Unlike a wide variety of stomach disorders, GERD — short for gastroesophageal reflux disorder — is a completely curable condition. In fact, you can even prevent the disease by employing the appropriate precautions. That said, treatment for patients diagnosed with GERD typically involves following the adequate measures to help manage the condition. Our extensively trained bariatric surgeon, Hossein Bagshahi, MD, can help you find solutions for your acid reflux and GERD symptoms using the latest techniques, which most often include non-surgical and minimally invasive treatment options.
- What is GERD?
- Acid Reflux Causes
- GERD Symptoms
- GERD Risk Factors
- GERD Diagnosis
- Natural GERD Treatments
- Best GERD Diet
- Types of GERD Surgery
What Is Gerd?
In simple terms, GERD is the abbreviated form of gastroesophageal reflux disorder — a condition that causes the stomach to automatically “throw up” liquid contents high in acidity. As the stomach acid shoots into the esophagus (the connective tube between the stomach and mouth), the reflux can irritate and potentially damage the esophageal lining. Consequently, a patient can suffer from a shot of excoriating pain along with heartburn and burning in the lining of the esophagus tract.
While acid reflux can be a relatively normal occurrence, GERD may be indicated by a patient experiencing mild acid reflux two or more times per week, or moderate to severe acid reflux once per week. A physical evaluation and consultation with Dr. Bagshahi can more accurately reveal whether you are affected by GERD and, if so, the extent of concerns in the esophageal lining.
What Causes Acid Reflux?
Acid reflux occurs when stomach acid moves above the diaphragm (a muscle that separates the stomach from the chest) and into the esophagus, where it can cause discomfort and burning. One of the most common causes of acid reflux is a hiatal hernia, a stomach abnormality in which the lower esophageal sphincter (LES) and stomach valve opening migrate above the diaphragm, allowing stomach acid to seep into the esophagus. In other cases, the LES may not close completely or may remain fully open, resulting in a similar effect.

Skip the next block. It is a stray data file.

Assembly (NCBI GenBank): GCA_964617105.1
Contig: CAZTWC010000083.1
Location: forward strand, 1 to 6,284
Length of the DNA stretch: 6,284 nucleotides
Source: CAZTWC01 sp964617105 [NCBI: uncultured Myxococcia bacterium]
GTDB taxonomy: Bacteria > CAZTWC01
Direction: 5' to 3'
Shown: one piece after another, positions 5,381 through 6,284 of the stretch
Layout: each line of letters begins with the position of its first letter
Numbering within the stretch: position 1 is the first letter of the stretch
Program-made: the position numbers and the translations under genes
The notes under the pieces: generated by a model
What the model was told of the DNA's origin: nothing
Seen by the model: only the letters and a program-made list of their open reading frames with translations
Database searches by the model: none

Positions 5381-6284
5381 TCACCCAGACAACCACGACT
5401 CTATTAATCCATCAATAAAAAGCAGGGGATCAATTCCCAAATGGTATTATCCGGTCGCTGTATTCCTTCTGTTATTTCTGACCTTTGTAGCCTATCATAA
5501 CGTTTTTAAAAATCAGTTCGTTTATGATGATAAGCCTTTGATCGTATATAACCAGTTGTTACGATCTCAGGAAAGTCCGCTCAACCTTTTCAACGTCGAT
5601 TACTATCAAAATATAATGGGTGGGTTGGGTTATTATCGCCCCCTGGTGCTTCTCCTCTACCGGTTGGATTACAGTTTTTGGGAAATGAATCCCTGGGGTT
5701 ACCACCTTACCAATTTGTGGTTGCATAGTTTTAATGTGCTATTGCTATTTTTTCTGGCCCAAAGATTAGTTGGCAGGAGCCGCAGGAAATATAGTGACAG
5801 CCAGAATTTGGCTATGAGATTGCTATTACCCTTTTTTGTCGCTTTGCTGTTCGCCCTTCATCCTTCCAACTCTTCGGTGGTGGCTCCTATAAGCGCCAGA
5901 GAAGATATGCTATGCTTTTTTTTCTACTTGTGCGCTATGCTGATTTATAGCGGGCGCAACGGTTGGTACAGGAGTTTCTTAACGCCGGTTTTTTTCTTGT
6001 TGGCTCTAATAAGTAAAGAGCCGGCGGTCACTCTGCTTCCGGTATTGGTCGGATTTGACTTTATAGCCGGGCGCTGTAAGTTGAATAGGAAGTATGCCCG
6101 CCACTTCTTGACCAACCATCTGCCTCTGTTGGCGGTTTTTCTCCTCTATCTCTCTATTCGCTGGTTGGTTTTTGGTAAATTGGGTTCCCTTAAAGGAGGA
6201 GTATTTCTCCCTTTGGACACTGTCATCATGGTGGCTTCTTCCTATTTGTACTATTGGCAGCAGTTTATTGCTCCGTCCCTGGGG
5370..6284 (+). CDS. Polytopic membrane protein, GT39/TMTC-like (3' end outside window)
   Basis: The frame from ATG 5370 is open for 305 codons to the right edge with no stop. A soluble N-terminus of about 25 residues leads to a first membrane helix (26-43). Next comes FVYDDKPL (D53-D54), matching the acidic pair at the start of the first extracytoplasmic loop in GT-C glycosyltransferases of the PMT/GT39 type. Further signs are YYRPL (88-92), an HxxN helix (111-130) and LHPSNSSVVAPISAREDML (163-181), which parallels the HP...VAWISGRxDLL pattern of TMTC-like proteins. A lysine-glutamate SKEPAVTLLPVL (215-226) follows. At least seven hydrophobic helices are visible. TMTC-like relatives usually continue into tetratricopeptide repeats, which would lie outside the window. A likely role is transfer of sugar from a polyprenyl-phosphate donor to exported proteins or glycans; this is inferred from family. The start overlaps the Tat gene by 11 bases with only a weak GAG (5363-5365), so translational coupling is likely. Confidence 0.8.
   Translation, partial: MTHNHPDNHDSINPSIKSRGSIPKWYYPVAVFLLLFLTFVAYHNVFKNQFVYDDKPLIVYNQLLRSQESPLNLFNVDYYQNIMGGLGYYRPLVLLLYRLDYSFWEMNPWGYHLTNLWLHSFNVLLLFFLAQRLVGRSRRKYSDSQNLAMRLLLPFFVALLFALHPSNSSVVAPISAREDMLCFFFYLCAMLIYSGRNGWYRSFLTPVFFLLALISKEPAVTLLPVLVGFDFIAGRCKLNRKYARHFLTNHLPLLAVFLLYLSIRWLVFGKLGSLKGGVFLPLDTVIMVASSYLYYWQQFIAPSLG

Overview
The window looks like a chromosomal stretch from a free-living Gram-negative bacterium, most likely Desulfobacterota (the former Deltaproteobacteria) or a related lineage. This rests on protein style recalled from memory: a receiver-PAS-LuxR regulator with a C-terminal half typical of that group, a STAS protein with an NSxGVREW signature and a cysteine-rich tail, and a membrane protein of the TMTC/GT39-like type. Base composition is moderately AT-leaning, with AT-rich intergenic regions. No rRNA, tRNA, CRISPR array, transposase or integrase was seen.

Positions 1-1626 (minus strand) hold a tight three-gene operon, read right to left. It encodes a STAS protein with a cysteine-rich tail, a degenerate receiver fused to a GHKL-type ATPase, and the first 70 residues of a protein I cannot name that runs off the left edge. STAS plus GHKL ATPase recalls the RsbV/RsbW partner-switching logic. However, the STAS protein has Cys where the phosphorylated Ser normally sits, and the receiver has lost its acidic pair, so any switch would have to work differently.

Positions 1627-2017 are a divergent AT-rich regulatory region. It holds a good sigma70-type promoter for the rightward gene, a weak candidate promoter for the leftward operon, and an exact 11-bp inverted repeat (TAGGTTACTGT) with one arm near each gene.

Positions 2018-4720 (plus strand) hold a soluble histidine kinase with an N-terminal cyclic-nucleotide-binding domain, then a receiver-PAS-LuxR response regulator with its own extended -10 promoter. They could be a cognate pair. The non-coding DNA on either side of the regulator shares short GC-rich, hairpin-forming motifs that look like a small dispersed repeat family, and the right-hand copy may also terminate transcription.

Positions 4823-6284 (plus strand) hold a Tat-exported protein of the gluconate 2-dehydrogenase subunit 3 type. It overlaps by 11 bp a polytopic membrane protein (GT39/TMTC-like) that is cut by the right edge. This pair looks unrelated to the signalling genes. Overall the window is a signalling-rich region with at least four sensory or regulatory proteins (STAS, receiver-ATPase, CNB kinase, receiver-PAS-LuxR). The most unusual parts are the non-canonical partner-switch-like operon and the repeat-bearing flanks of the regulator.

There are many factors that can exacerbate the risk of developing acid reflux, including:
- Consuming large meal portions
- Lying down immediately after a heavy meal
- Obesity and being overweight
- Eating and snacking right before bedtime
- Certain foods and beverages, such as spicy meals, citrus, alcohol, and carbonated drinks
- Smoking, pregnancy, and certain medications
Adjusting your lifestyle habits may be an effective way to improve acid reflux disease and reduce the frequency of your symptoms. If the heartburn, regurgitation, bloating, and other signs of acid reflux worsen, your condition may become more severe and develop into GERD.
What Are the Symptoms of GERD?
Frequent heartburn is the most telltale sign of GERD, often occurring in conjunction with chest pain, regurgitation, the feeling of a lump in your throat, or difficulty swallowing. Some patients experience the sensation of food being “stuck” in their esophagus, while others contend with a dry cough, hoarseness, or tightness in the throat. Symptoms generally vary from patient to patient. GERD is also usually categorized as a phenomenon that especially occurs during sleep. Some people feel the reflux in between or a few hours after a hefty meal depending on the severity of the disorder. The good news is that treatment for GERD is possible and the condition can be completely resolved with the appropriate measures.
What are the Risk Factors for GERD?
While GERD is very common and affects approximately one in five individuals in the U.S., certain patients may be at a higher risk of developing the disorder, including:
- Adults over the age of 40
- Women who are pregnant
- Individuals who are obese or overweight
- Those who smoke or drink excessively
- People who take medications that may induce acid reflux
If your eating habits align with the risk factors for developing acid reflux listed above, you are also likely more susceptible to GERD. This is due to the fact that GERD is usually considered a more severe form of acid reflux.
How Is Gerd Diagnosed?
In order to assess and diagnose a patient for GERD treatment, Dr. Bagshahi will ask a series of questions related to acidity and heartburn. In addition, he might perform an upper endoscopy — a process in which a thin, flexible tube-cam is inserted into the patient’s mouth to view the lining of the esophagus. This allows Dr. Bagshahi to determine the actual state of the esophagus and check for signs of ulcers and other problematic issues inside the tract.
Non-Surgical and Natural Treatments for GERD